It is more difficult to imagine using the small steps method for larger projects that include physical versions of the product, but it is also possible. Imagine a block of flats finished to the “developer state”. A construction company can sell a part of flats right away, and a part can be polished to a “turnkey state” and sold for a higher price.
How to increase project flexibility?
Of course, this is best done during the project planning phase. Implementing appropriate mechanisms before the start will allow you to quickly respond to the need for change as soon as it appears. What can you do to increase project flexibility?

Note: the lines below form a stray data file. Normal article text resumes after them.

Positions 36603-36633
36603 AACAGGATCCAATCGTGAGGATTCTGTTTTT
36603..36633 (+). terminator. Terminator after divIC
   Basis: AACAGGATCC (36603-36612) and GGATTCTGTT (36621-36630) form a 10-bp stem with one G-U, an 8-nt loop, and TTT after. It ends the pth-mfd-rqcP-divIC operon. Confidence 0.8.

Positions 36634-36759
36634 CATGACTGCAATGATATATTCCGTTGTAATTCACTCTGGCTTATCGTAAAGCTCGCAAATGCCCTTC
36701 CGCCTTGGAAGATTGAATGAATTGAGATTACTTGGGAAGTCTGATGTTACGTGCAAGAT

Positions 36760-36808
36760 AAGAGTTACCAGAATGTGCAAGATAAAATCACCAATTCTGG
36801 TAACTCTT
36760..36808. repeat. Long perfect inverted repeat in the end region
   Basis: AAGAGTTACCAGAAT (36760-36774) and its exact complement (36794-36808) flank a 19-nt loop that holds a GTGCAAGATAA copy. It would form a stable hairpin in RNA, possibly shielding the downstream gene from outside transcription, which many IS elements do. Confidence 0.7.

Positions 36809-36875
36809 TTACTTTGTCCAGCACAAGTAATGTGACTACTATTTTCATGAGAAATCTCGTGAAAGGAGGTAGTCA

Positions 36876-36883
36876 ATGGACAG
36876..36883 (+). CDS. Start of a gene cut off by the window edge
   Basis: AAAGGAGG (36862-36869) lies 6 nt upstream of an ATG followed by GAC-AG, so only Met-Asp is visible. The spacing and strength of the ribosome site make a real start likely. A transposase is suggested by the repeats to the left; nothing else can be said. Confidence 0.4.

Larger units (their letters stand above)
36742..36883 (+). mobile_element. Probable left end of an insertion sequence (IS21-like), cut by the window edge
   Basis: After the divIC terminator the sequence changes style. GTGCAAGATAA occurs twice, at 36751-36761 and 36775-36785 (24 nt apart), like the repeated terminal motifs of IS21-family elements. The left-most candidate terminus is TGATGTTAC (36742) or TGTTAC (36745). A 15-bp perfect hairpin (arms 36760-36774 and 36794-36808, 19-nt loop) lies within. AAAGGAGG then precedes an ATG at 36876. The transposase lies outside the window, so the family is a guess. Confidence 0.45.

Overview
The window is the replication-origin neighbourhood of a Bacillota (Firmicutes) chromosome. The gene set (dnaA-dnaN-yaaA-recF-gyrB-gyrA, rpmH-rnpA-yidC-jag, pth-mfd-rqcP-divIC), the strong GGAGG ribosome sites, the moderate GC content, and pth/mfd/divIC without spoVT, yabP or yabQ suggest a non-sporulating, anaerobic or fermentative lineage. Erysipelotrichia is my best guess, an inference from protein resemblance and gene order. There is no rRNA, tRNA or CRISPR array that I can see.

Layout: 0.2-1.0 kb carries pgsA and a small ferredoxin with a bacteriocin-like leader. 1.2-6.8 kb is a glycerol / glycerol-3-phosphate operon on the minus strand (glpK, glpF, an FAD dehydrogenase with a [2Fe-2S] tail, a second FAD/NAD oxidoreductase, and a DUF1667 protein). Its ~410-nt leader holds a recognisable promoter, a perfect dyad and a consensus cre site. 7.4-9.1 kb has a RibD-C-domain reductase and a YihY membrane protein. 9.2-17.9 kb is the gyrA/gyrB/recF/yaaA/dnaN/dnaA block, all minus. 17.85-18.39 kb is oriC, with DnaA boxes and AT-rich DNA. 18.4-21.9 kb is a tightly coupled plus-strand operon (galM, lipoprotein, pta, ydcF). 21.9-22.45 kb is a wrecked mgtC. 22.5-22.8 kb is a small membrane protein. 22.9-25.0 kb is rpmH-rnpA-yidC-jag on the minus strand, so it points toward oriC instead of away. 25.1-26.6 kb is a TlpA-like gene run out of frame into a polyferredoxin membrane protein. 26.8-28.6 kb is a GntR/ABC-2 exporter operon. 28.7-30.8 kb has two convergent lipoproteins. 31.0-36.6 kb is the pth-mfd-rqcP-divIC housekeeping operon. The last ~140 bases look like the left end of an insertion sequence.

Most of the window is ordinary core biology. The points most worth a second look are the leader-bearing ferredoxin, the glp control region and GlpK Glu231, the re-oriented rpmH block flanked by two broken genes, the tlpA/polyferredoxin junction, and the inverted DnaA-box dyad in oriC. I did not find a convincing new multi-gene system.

- Plan sufficient time and materials. Sounds like a truism, but many companies are still trying to put the projects together, without assuming the optimal amount of time and resources needed. It seems that this allows for savings, but it is appearances because in such a case any change in the project ends with exceeding the deadlines, which may result in, e.g. contractual penalties. A much better solution is to leave yourself room for maneuver – according to the golden triangle rule discussed earlier. If the changes in the project are smaller, then the excess funds can be allocated to other projects.